from To Alexis In Answer to His Poem Against Fruition

By Aphra Behn 1640–1689 Aphra Behn
Since man with that inconstancy was born,
To love the absent, and the present scorn
    Why do we deck, why do we dress
    For such short-lived happiness?
    Why do we put attraction on,
Since either way ’tis we must be undone?

    They fly if honour take our part,
    Our virtue drives ’em o’er the field.
    We love ’em by too much desert,
    And oh! they fly us if we yield.
Ye gods! is there no charm in all the fair
To fix this wild, this faithless wanderer?

    Man! our great business and our aim,
    For whom we spread our fruitless snares,
No sooner kindles the designing flame,
    But to the next bright object bears
The trophies of his conquest and our shame:
    Inconstancy’s the good supreme
The rest is airy notion, empty dream!

    Then heedless nymph, be rul’d by me
    If e’re your swain the bliss desire;
          Think like Alexis he may be
          Whose wisht possession damps his fire;
          The roving youth in every shade
Has left some sighing and abandon’d maid,
For ’tis a fatal lesson he has learn’d,
After fruition ne’er to be concern’d.


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Poet Aphra Behn 1640–1689

POET’S REGION England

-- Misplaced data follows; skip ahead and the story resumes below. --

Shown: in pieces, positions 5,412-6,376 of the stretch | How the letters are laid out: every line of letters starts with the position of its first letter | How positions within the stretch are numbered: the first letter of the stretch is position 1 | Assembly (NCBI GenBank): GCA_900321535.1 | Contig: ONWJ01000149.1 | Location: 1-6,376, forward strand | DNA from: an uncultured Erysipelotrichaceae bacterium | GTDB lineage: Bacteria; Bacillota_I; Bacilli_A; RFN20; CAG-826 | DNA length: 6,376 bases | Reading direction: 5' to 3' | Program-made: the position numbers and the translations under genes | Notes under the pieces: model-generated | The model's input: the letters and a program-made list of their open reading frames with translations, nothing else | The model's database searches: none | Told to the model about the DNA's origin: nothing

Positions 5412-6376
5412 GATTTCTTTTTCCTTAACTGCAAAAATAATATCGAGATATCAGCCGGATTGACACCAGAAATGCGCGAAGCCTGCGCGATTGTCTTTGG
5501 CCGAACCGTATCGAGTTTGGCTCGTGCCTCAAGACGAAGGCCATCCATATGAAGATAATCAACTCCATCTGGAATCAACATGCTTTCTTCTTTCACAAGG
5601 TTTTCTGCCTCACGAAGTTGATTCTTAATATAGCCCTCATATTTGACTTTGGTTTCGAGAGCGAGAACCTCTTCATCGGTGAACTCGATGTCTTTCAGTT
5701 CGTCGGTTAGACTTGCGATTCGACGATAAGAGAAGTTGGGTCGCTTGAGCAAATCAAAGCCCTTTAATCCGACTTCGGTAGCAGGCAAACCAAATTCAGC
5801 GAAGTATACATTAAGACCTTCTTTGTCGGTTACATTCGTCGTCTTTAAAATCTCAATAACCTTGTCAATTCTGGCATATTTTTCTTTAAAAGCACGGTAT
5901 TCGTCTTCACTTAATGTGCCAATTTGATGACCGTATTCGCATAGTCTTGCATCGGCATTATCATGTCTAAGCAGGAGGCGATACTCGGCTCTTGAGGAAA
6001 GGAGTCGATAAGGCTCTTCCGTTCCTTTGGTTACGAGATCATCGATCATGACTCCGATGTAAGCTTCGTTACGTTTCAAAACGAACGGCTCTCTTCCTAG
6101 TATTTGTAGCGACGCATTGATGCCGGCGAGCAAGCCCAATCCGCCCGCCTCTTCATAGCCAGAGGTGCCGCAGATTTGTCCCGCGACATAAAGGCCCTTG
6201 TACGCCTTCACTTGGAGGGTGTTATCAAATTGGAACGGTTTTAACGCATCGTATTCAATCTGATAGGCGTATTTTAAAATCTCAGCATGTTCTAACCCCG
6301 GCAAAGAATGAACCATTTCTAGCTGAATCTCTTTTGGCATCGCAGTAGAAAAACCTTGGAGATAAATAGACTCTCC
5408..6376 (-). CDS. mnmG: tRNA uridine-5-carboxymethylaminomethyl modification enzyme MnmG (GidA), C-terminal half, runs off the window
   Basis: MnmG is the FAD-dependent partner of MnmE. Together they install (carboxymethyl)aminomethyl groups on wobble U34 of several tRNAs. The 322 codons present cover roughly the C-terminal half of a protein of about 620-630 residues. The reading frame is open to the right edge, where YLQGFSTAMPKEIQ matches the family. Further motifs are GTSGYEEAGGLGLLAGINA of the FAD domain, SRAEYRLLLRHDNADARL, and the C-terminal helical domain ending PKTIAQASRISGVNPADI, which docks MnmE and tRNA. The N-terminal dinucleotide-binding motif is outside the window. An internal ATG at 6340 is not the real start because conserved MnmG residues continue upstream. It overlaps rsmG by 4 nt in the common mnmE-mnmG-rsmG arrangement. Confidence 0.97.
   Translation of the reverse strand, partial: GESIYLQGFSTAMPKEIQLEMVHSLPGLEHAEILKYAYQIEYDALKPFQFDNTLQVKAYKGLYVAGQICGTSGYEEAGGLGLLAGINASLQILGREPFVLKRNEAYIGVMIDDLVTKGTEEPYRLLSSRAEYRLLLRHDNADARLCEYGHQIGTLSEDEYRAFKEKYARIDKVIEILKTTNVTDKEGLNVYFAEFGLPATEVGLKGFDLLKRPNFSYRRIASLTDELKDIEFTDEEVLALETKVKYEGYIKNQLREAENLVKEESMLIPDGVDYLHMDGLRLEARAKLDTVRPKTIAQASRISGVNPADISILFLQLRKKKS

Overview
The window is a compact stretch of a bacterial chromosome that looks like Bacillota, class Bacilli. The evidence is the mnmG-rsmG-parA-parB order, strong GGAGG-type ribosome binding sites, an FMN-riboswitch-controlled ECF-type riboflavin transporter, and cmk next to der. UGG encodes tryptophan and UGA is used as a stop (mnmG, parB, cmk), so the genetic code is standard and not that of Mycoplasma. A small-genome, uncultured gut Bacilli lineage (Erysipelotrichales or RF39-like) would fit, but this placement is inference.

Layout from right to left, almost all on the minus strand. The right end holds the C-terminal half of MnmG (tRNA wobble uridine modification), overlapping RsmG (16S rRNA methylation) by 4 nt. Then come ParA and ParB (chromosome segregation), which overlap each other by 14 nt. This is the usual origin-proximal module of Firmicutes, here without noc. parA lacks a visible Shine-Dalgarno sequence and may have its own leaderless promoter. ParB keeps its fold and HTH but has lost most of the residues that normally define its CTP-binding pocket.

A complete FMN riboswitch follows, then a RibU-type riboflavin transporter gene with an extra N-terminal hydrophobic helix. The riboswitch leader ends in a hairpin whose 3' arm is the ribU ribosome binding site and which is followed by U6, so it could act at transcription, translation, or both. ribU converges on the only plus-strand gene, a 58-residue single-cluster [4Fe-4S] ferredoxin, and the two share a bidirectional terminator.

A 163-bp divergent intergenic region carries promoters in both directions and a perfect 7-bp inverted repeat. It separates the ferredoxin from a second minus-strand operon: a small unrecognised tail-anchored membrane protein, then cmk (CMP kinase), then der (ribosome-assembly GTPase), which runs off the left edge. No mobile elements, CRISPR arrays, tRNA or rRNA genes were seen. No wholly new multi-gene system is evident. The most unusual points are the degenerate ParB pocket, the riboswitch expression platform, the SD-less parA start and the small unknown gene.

SCHOOL / PERIOD 17th Century

Subjects Love, Unrequited Love, Break-ups & Vexed Love

 Aphra  Behn

Biography

Aphra Behn, one of the most influential dramatists of the late seventeenth century, was also a celebrated poet and novelist. Her contemporary reputation was founded primarily on her "scandalous" plays, which she claimed would not have been criticized for impropriety had a man written them. Behn's assertion of her unique role in English literary history is confirmed not only by the extraordinary circumstances of her writings, but . . .

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Poem Categorization

SUBJECT Love, Unrequited Love, Break-ups & Vexed Love

POET’S REGION England

SCHOOL / PERIOD 17th Century

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Originally appeared in Poetry magazine.

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